Dis No Be Art

Reflections on Popular Media Art Exhibitions, Value, and Class in Contemporary Urban Accra, Ghana

Joseph Oduro-Frimpong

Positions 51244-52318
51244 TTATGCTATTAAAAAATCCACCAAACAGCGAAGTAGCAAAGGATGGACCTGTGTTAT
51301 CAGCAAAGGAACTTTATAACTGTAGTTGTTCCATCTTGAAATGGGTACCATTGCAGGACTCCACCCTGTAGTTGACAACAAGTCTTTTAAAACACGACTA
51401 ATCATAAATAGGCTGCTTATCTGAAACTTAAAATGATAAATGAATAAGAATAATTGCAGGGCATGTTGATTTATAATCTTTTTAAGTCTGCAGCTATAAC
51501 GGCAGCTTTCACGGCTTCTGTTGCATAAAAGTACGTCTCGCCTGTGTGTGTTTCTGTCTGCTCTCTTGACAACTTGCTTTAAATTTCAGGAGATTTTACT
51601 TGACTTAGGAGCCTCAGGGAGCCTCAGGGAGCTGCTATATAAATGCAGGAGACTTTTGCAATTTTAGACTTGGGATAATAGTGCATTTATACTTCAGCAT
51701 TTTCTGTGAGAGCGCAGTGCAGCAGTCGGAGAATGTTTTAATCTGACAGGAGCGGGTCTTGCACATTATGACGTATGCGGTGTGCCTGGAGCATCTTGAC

Accra, Ghana’s capital, now boasts a significant number of art galleries and other art viewing spaces. These specific infrastructures showcase diverse works of established Ghanaian artists including Larry Otoo and Kofi Agosor and emerging artists such as Bright Ackwerh, Serge Clottey, Amoako Boafo, Kwesi Botchway, Otis Quaicoe, and Yaw Owusu. In these spaces, there is a near absence of popular visual media works. Within this context, and my active resolve to extend my teaching of popular media beyond the classroom, I have drawn on my collections on Ghanaian popular media artifacts to curate “corrective exhibitions” in Accra. In this article, I discuss the inspiration behind my collection practice of popular media artifacts. I also detail some of the critical motivations underpinning my exhibitions around hand-painted movie posters, barbershop and beauty salon signs, political cartoons, and wooden sculpture.

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